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Government and society

The Saxons created institutions which made the English state strong for the next 500 years. One of these institutions was the King's Council, called the Witan. The Witan probably grew out of informal groups of senior warriors and churchmen to whom kings like Offa had turned for advice or support on difficult matters. By the tenth century the Witan was a formal body, issuing laws and charters. It was not at all democratic, and the king could decide to ignore the Witan's advice. But he knew that it might be dangerous to do so. For the Witan's authority was based on its right to choose kings, and to agree the use of the king's laws. Without its support the king's own authority was in danger. The Witan established a system which remained an important part of the king's method of government. Even today, the king or queen has a Privy Council, a group of advisers on the affairs of state.

The Saxons divided the land into new adminis­trative areas, based on shires, or counties. These shires, established by the end of the tenth century, remained almost exactly the same for a thousand years. "Shire" is the Saxon word, "county" the Norman one, but both are still used. (In 1974 the counties were reorganised, but the new system is very like the old one.) Over each shire was ap­pointed a shire reeve, the king's local administrator. In time his name became shortened to "sheriff".

Anglo-Saxon technology changed the shape of English agriculture. The Celts had kept small, square fields which were well suited to the light plough they used, drawn either by an animal or two people. This plough could turn corners easily. The Anglo-Saxons introduced a far heavier plough which was better able to plough in long straight lines across the field. It was particularly useful for cultivating heavier soils. But it required six or eight oxen to pull it, and it was difficult to turn. This heavier plough led to changes in land ownership and organisation. In order to make the best use of village land, it was divided into two or three very large fields. These were then divided again into long thin strips. Each family had a number of strips in each of these fields, amounting probably to twenty or so acres. Ploughing these long thin strips was easier because it avoided the problem of turning. Few individual families could afford to keep a team of oxen, and these had to be shared on a co-operative basis.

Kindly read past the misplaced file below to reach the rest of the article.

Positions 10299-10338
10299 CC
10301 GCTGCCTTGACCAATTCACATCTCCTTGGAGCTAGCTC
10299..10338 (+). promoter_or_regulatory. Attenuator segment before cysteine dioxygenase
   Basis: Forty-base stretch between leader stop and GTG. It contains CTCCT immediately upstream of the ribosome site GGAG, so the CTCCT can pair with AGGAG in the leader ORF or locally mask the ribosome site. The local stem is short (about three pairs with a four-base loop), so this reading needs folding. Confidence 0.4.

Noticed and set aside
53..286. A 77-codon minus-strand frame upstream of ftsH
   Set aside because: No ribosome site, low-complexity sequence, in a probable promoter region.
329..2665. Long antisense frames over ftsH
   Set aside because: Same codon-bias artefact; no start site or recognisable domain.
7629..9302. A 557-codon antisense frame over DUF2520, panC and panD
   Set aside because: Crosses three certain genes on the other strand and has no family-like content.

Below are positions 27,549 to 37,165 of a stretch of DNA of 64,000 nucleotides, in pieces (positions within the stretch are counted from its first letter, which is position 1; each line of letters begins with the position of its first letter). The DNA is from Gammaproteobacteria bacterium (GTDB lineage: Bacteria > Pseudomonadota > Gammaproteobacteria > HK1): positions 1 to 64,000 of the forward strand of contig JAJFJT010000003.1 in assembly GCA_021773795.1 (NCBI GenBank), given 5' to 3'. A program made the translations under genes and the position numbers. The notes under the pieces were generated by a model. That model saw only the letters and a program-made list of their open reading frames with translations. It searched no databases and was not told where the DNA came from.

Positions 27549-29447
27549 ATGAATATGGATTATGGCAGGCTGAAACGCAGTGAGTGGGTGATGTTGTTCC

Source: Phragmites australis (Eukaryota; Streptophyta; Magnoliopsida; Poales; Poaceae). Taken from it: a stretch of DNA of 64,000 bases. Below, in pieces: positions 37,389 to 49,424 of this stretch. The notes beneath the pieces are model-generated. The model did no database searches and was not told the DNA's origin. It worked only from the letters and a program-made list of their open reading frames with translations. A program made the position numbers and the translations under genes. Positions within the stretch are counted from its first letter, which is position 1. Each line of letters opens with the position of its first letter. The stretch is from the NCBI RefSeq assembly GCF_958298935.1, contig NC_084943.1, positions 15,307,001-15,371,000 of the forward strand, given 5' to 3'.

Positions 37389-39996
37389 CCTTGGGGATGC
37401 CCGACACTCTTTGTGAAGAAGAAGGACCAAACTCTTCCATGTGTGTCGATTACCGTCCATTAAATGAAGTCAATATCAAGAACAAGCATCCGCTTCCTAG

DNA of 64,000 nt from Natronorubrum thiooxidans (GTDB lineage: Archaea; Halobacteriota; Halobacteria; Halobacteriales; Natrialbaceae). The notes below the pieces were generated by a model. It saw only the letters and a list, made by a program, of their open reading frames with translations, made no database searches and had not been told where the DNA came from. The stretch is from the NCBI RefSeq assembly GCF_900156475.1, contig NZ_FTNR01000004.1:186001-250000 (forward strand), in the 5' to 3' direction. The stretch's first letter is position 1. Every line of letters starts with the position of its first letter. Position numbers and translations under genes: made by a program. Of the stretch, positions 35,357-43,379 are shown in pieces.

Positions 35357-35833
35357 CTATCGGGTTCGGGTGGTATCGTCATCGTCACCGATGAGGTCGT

One of these fields would be used for planting spring crops, and another for autumn crops. The third area would be left to rest for a year, and with the other areas after harvest, would be used as common land for animals to feed on. This Anglo-Saxon pattern, which became more and more common, was the basis of English agriculture for a thousand years, until the eighteenth century.

The fair division of land and of teams of oxen, and the sensible management of village land shared out between families, meant that villagers had to work more closely together than they had ever done before.



The Saxons settled previously unfarmed areas. They cut down many forested areas in valleys to farm the richer lowland soil, and they began to drain the wet

land. As a result, almost all the villages which appear on eighteenth-century maps already existed by the eleventh century.

In each district was a "manor" or large house. This was a simple building where local villagers came to pay taxes, where justice was administered, and where men met together to join the Anglo-Saxon army. The lord of the manor had to organise all this, and make sure village land was properly shared. It was the beginning of the manorial system which reached its fullest development under the Normans.

At first the lords, or aldermen, were simply local officials. But by the beginning of the eleventh century they were warlords, and were often called by a new Danish name, earl. Both words, alderman and earl, remain with us today: aldermen are elected officers in local government, and earls are high ranking nobles. It was the beginning of a class system, made up of king, lords, soldiers and workers on the land. One other important class developed during the Saxon period, the men of learning. These came from the Christian Church.


Date: 2015-01-02; view: 1746


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